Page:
Authors@Google: Nicholas de Monchaux "Spacesuit: Fashioning Apollo"

Uploaded by AtGoogleTalks on 07.04.2011

>>Boris: Welcome everybody. Thank you for showing up at another Authors at Google talk.
It is my distinct pleasure today to welcome Nicholas de Monchaux who's a professor at
UC Berkeley, graduate of Yale and Princeton, and he's going to talk today about the design
of the Apollo spacesuit. It's an interesting not only technological story but a design
process story and I think it will reverberate with some designs decisions that we ourselves
have to often make at Google.
So please give a warm welcome to Nicholas.
>>Nicholas de Monchaux: Thank you very much Boris. Thanks a lot for having me here today.
I'm just gonna introduce myself a little bit because I'm not actually a professional spacesuit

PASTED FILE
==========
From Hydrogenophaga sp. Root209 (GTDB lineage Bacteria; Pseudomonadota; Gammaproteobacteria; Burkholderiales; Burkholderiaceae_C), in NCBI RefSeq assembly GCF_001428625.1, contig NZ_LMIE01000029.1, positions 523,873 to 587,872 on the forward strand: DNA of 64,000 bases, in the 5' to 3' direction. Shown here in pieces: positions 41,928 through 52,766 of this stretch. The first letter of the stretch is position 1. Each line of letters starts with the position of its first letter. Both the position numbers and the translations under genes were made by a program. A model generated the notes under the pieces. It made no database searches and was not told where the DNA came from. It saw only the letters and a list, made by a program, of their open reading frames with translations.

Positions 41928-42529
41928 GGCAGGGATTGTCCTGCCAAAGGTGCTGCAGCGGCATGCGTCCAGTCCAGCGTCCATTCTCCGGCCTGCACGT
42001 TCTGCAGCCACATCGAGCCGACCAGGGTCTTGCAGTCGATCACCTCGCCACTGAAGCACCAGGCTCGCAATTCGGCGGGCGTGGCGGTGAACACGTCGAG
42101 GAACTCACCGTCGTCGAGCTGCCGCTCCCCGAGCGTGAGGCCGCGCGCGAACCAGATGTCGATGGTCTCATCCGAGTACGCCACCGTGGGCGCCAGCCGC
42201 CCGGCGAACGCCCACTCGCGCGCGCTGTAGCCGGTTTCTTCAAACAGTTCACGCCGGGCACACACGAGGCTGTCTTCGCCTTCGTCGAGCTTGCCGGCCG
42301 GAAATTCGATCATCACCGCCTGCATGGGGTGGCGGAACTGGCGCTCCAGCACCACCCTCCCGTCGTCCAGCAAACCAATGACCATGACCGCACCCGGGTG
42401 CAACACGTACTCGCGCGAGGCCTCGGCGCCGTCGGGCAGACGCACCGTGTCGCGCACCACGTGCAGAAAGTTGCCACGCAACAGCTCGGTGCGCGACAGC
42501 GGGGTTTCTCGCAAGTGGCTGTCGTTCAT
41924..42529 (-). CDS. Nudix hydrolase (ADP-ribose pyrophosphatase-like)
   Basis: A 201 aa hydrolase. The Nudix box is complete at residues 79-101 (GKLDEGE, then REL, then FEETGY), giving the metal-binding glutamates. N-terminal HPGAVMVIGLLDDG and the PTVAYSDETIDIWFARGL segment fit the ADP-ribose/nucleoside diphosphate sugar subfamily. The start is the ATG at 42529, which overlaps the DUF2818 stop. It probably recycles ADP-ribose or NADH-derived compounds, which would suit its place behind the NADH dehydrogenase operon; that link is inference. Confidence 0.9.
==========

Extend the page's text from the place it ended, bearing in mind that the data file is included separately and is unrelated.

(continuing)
historian at all and so I think especially in front of an audience like this I think
it's maybe interesting to say just a few words about what I actually spend much of my time
doing and how my interest in this project, this history of the Apollo spacesuit actually
developed out of that.
I'm an architect and urban designer and I spend most of my time thinking about cities
and how we can use technology to make better cities, which is probably not unrelated to
some issues that you guys are thinking about.
This is an exhibit that I have up at the moment at the San Francisco Planning and Urban Research
Association or SPUR on Mission between Second and Third. And the exhibit it's a bit dark
but I'll show you I can't resist showing you my Google map browser of the exhibit's material
and the exhibit is of a set of landscape designed for 1600 city owned vacant parcels in San